The Elements of Drawing, John Ruskin’s teaching collection at Oxford

The Elements of Drawing, John Ruskin’s teaching collection at Oxford

Ruskin's Educational series, 1st ed. (1871)

Ruskin's first catalogue of 300 works for the instruction of undergraduates and his notes on the use of particular examples.

Educational 1 cover

Ruskin's Catalogues: 1 object

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Ruskin assembled a diverse collection of artworks for his drawing school in Oxford, including watercolours by J.M.W. Turner and drawings by Ruskin himself.  He taught students to draw as a way of educating them in how to look at art and the world around them.  

Ruskin divided his Teaching Collection into four main series: Standard, Reference, Educational and Rudimentary. Each item was placed in a numbered frame, arranged in a set of cabinets, so that they all had a specific position in the Collection (although Ruskin often moved items about as his ideas changed). 

When incorporated into the Ashmolean’s collection in the last century, the works were removed from the frames and the sequence was lost.  Here, Ruskin's original catalogues, notes and instructions - in his chosen order and in his own words - are united with images of the works and links to modern curatorial descriptions.

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The Rue Mercière and west Front of Strasbourg Cathedral Destouches

  • Ruskin text

    60. Street in Strasburg


    This modern view is, as you will readily perceive, not given as admirable or exemplary, but as an exponent of opposite qualities. The contrast between Nos. 59 and 60 is partly in the real scenes, partly in the art of their representation. Practical modernism has removed, as an obstacle to traffic, the fountain which gave Prout the means of forming the whole into a good composition; (I saw it in 1835, but forget how long it has been destroyed): and has brightened and varnished the street and the old timbers of it, as best it may, to look like a Parisian boulevard. And poetical modernism exhibits the renovated city with renovated art. Yet, remember, Prout’s delight in the signs of age in building, and our own reverence for it, when our minds are healthy, are partly in mere revulsion from the baseness of our epoch; and we must try to build, some day what shall be venerable, even when it is new.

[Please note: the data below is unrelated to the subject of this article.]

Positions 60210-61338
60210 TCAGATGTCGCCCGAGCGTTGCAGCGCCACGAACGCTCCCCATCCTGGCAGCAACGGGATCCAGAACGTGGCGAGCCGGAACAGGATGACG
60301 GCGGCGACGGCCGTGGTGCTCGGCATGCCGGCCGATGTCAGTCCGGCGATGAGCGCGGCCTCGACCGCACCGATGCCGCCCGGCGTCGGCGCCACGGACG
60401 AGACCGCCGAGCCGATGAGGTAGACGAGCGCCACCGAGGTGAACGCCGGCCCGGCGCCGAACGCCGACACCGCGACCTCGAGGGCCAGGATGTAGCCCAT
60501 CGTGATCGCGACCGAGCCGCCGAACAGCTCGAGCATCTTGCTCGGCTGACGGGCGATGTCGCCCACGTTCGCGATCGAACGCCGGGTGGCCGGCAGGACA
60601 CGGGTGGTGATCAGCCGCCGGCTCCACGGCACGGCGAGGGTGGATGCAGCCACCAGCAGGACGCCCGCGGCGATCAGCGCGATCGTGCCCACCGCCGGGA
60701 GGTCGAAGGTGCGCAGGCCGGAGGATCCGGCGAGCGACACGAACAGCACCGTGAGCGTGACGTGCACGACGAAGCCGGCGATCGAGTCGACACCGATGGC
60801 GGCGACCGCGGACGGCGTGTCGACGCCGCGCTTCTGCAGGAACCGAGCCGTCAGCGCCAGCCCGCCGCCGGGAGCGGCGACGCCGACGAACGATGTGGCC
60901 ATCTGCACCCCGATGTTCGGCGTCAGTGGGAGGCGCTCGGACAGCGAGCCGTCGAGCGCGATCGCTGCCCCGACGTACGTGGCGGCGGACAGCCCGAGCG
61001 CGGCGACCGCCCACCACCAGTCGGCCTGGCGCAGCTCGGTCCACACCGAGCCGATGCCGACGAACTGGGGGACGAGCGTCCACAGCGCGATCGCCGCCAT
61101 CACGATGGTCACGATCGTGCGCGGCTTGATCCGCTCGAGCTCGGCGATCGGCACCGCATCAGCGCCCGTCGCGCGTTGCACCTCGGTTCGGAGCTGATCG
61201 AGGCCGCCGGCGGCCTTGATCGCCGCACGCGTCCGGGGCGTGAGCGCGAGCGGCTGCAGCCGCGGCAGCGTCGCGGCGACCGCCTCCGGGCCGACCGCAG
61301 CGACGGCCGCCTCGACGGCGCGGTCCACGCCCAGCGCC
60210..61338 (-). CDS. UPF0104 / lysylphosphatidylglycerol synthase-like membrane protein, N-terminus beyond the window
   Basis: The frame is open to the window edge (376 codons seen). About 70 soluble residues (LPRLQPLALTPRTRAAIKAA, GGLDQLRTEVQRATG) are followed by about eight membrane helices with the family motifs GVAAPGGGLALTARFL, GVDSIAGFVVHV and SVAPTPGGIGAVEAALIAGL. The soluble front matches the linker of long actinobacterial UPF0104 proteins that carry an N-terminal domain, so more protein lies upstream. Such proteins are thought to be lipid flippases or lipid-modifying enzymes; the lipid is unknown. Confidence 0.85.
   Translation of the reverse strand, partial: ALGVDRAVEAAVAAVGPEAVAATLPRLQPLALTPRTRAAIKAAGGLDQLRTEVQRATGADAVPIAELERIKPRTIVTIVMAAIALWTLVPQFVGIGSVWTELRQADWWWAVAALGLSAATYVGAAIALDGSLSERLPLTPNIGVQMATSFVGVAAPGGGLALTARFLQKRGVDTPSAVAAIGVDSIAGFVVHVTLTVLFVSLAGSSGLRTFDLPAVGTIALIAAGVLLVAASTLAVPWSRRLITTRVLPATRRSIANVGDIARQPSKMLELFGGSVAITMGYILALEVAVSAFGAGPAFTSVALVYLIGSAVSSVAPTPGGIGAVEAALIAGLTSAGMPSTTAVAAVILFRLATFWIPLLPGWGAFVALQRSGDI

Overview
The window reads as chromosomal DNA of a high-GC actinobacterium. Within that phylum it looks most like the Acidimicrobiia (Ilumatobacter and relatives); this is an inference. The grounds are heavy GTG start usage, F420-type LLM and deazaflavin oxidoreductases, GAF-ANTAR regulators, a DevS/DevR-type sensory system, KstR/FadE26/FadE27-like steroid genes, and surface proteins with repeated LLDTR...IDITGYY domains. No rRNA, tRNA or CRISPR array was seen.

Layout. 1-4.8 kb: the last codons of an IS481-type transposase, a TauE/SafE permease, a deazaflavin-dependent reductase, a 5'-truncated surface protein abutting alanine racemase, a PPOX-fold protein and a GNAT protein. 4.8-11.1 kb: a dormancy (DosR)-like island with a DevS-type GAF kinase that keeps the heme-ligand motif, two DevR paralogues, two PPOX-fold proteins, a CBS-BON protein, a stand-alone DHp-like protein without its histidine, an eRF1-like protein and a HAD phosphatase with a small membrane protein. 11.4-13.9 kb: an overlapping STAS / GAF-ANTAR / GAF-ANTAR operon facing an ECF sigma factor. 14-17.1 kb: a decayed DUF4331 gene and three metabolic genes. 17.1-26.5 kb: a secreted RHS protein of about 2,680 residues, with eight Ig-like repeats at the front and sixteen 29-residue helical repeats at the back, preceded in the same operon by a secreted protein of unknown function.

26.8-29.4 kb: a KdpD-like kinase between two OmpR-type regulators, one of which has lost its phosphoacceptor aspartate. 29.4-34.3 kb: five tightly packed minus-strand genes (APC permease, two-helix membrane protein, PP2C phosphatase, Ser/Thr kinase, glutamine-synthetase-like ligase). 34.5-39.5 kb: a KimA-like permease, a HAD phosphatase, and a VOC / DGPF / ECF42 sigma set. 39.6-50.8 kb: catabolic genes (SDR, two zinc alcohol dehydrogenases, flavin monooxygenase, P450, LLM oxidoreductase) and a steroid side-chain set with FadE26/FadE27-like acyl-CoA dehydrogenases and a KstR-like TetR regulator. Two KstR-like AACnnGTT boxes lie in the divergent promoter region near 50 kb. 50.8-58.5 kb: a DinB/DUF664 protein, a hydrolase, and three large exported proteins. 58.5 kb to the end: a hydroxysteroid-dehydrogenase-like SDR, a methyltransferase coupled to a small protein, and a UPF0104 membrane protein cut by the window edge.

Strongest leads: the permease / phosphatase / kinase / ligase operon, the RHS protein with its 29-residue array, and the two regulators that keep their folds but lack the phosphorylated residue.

• Details

    Destouches (1794 - 1874) (printer)
    Nicolas Marie Joseph Chapuy (1790 - 1858) (designer)
    Léon Auguste Asselineau (1808 - 1889) (lithographer)
    Object type
    Material and technique
    colour lithograph on wove paper
    276 x 202 mm (stone); 449 x 312 mm (sheet)
    Associated people
    F. Sinnett (active 19th century) (publisher)
    Associated place
    top right, in graphite, crossed out: [...]
    just below, in graphite, in a circle, crossed out: 62
    just to the right, in graphite: 60
    centre, the Ruskin School's stamp

    Presented by John Ruskin to the Ruskin Drawing School (University of Oxford), 1875; transferred from the Ruskin Drawing School to the Ashmolean Museum, c.1949.

    No. of items
    Accession no.
  • Subject terms allocated by curators:


  • References in which this object is cited include:


    Ruskin, John, Catalogue of the Educational Series (London: Smith, Elder, 1871), cat. Educational no. 30.F

    Ruskin, John, Catalogue of the Educational Series (London: Spottiswoode, 1874), cat. Educational no. 60

    Ruskin, John, Catalogue of Examples Arranged for Elementary Study in the University Galleries (Oxford: Clarendon Press, 1870), cat. Educational no. 30.B

    Laran, Jean, et al., Bibliothèque Nationale, Département des estampes: Inventaire du fonds français après 1800 (Paris: Bibliothèque Nationale, 1939-)

    Ruskin, John, ‘The Ruskin Art Collection at Oxford: Catalogues, Notes and Instructions’, Edward T. Cook and Alexander Wedderburn, eds, The Works of John Ruskin: Library Edition, 39 (London: George Allen, 1903-1912), 21, cat. Educational no. 60


    • Western Art Print Room

Position in Ruskin’s Collection

Ruskin's Catalogues

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